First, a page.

The Importance of Personal Image for Teenagers

Adolescence is characterized by the search for one's own identity. And the best way for teens to express it is through their personal image.
The Importance of Personal Image for Teenagers

Last update: 26 March, 2022

Our personal image is our calling card, the most important way we have to present ourselves to the world and to others, to say “this is who I am”. Therefore, it’s logical that this takes on great relevance during adolescence, a time characterized by the search for one’s own identity.

Many young people can become obsessed with the personal image they convey, to the point of engaging in harmful or dangerous behaviors. Therefore, as parents, we must understand and guide this search, respecting its importance and promoting solid self-esteem.

Personal image and identity

With adolescence comes the need to establish an identity of one’s own. However, discovering who you are isn’t an easy task, and the answer is often obtained after a process of trial and error.

Self-image is one of the greatest tools that children have to express this new and precious identity. But, if we take into account that this isn’t yet fully established, it’s logical that we find adolescents moving from one appearance to another, from one style to another.

A teenage boy with his hair covering his eyes, wearing headphones.

The problem arises when social pressure and insecurity take control of the process. When this happens, appearances become overly important and the child’s personal essence is forgotten. To help our children develop a proper self-image, we need to know the elements that compose it.

What is self-image made up of?

  • External appearance: The visual image we present to others. This includes clothing, makeup, accessories, or perfume. As well as personal hygiene or body image. It’s the outward appearance that others perceive when they look at us.
  • Expression: Gestures, postures, movements, communicative style. These are the elements that come into play when we’re in motion. Our tone of voice, where we direct our gaze, the expressions we use when we speak. All this provides important information about our personality.
  • Attitude: This is the essence that’s impregnated in each of our actions. It’s the thread that runs through our performance, the overall impression we leave on others. Therefore, we can show a helpful, indifferent, carefree, provocative, or benevolent attitude.

All these elements must serve to externalize, in a natural way, who we are. However, adolescents can make the mistake of putting their image before their person. They may try to use their appearance to form a persona that they believe will gain social acceptance and recognition.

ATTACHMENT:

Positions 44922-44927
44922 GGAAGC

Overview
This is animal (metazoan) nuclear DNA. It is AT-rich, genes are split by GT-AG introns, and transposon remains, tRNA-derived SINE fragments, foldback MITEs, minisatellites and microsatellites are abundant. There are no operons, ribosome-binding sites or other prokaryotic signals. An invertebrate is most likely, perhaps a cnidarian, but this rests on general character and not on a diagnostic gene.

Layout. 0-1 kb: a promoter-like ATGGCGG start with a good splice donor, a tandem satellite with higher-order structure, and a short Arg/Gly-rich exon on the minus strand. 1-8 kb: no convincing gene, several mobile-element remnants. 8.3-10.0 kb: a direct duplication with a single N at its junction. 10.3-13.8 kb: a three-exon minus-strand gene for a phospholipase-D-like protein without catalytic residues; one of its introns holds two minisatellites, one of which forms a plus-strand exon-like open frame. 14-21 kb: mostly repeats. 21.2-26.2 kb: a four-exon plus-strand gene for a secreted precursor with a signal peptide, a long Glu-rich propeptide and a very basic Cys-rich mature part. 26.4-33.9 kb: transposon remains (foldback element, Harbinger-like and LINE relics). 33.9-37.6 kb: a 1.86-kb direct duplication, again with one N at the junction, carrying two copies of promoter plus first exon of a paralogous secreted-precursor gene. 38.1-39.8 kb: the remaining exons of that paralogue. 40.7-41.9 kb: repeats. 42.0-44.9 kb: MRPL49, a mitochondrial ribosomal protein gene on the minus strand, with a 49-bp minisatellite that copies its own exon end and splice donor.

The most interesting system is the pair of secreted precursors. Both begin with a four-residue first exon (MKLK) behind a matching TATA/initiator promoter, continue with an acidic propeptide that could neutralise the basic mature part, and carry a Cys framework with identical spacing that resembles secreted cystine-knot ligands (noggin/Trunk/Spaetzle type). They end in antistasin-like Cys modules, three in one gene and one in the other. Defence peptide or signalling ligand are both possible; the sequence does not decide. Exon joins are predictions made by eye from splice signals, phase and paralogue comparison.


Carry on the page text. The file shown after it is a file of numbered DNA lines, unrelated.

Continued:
They may embark on dangerous dietary restrictions to achieve a slimmer body image. Or they may act indifferent despite being flooded with feelings inwardly. Clearly, this is harmful and damaging and hinders their discovery of their true selves. Therefore, as parents, we can put in place certain strategies to help prevent this havoc.

What can we do as parents?

  • Understand the stage of life your child is going through. Downplaying their concerns about their personal image will only make them feel misunderstood and disregard your advice. Try to put yourself in their shoes.
  • Respect their need for individual expression. Don’t try to impose an outfit, a hairstyle, or a way of behaving. After all, they’re projecting themselves and it’s up to them to choose what they want to project.
  • Help them to understand that their image must be self-serving, and not the other way around. Their image should naturally reflect their essence and personality and they don’t need to appear to be something they’re not.
  • Be a guide and not a judge. As a parent, you have to set certain limits to ensure the welfare of your child. But always try to express them with consistency and respect. You may think that your child is too young to dye their hair, as it can damage it. But try to look for alternatives and reach agreements such as for example, a temporary dye. It’s important that your teenager perceives that you’re trying to ensure their well-being, but not to coerce their wishes.

In short, the search for one’s identity in adolescence is natural and inevitable. So is the need to express oneself through self-image. Instead of underestimating the importance of this for young people, let’s try to understand, respect, and guide them.

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  • García, L. (2007). La Imagen Personal, un activo muy importante a cuidar.
  • Montt, M. E., & Chávez, F. U. (1996). Autoestima y salud mental en los adolescentes. Salud mental19(3), 30-35.